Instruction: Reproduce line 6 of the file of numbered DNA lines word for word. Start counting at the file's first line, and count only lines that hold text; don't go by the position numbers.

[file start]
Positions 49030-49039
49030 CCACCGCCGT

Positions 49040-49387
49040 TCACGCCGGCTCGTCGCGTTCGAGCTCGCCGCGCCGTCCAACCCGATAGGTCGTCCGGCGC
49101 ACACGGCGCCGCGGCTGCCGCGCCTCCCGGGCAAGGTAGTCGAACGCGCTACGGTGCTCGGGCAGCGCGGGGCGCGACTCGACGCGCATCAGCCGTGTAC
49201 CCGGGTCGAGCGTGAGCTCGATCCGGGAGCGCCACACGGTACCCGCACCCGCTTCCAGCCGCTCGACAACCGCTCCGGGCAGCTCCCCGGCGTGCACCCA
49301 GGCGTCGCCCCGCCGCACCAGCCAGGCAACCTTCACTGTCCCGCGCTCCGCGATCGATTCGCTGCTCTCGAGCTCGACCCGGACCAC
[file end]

49201 CCGGGTCGAGCGTGAGCTCGATCCGGGAGCGCCACACGGTACCCGCACCCGCTTCCAGCCGCTCGACAACCGCTCCGGGCAGCTCCCCGGCGTGCACCCA